The Czech Republic plans to invite U.S. President-elect Barack Obama to a summit meeting with the 27 EU states in Prague on April 2, the country’s ambassador to the EU Milena Vicenová, said on Thursday. The Czech Republic which takes up the rotating EU presidency on January 1st has said transatlantic relations and improving economic cooperation with the United States would be a priority for the six-month Czech EU presidency. Mr. Obama, who will take office in January, is due to attend a NATO summit in Strasbourg on April 3-5.
The diplomatic row over President Klaus’ visit to Ireland has divided Czech politicians, some have come out in his defense, others say his behaviour was inappropriate. Mr. Klaus, who in Dublin publicly labelled himself an EU dissident, chose to meet with the leader of the eurosceptic group Libertas Declan Ganley on Tuesday evening and made a number of outspoken comments about the EU which the Irish foreign ministry described as inappropriate intervention into the country’s internal affairs and an unprecedented breach of diplomatic courtesy. Mr. Klaus and the Irish foreign minister, Michael Martin, exchanged angry words via the press with Mr. Martin describing the Czech president’s comments as "misguided, misinformed and insulting" and Mr. Klaus calling him a hypocryte. In Prague, Prime Minister Topolánek said the president was free to voice his opinions and meet with whomever he pleased, but ministers for the Christian Democrats and the Green Party called his behaviour highly inappropriate, saying Mr. Klaus was rocking the boat ahead of the country’s EU presidency.
The Czech media have come out strongly against the new penal code, approved by the lower house on Tuesday, saying it would curtail freedom of speech. The country’s leading dailies, magazines and tv stations criticize an article in the bill that bans the publishing of information from recorded police wiretappings, saying that it would infringe on their right to provide information. A dozen editors in chief have signed a joint petition to the upper house, asking senators to reject the new penal code and get the controversial article debated by media experts. The Justice Ministry which drafted the new penal code has dismissed the criticism. If approved by the Senate and signed by the president the new penal code would come into force in 2010, replacing the current law from 1961.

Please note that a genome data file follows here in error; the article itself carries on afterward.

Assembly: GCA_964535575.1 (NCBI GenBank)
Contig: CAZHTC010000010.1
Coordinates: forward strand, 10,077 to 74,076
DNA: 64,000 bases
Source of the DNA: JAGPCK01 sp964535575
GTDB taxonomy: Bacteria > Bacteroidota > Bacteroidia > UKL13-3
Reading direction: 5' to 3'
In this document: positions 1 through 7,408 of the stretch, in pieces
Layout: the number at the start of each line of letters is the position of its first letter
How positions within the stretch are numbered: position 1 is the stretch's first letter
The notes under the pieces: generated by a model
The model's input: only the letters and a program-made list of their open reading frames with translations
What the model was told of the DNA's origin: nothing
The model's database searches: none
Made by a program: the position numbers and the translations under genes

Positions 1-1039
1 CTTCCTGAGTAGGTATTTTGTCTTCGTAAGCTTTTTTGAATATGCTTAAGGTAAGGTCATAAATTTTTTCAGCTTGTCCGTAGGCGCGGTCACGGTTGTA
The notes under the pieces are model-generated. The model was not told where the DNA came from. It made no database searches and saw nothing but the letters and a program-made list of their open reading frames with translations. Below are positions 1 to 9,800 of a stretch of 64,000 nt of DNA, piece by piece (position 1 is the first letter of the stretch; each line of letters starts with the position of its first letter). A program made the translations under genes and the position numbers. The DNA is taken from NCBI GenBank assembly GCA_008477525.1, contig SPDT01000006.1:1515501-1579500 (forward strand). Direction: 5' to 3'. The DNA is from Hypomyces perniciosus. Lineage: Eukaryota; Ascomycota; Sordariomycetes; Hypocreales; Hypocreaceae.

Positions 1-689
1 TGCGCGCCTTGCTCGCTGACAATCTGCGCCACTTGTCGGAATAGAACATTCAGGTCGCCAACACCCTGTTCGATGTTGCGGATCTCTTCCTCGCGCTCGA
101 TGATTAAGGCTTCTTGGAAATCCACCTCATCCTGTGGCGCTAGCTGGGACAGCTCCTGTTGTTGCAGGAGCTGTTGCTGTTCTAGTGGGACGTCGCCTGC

Croatia looks set to complete EU accession talks before the end of next year, Czech Foreign Minister Karel Schwarzenberg said after a meeting with his Croatian counterpart Gordan Jandrokovic in Prague on Thursday. Mr. Schwarzenberg reiterated the Czech view that further EU enlargement should not be linked to progress on the Lisbon treaty. Croatia is the hottest candidate for EU entry and the Croatian foreign minister said he hoped that the Czech Republic’s EU presidency would lend the accession talks new dynamics.
The governor of Karlovy Vary Veronika Vlková has resigned from office. Mrs. Vlkova said that health reasons as well as the Social Democrats victory in regional elections were behind her decision. Mrs. Vlková, a member of the right-wing Civic Democrats, served as governor of Karlovy Vary since the beginning of 2006.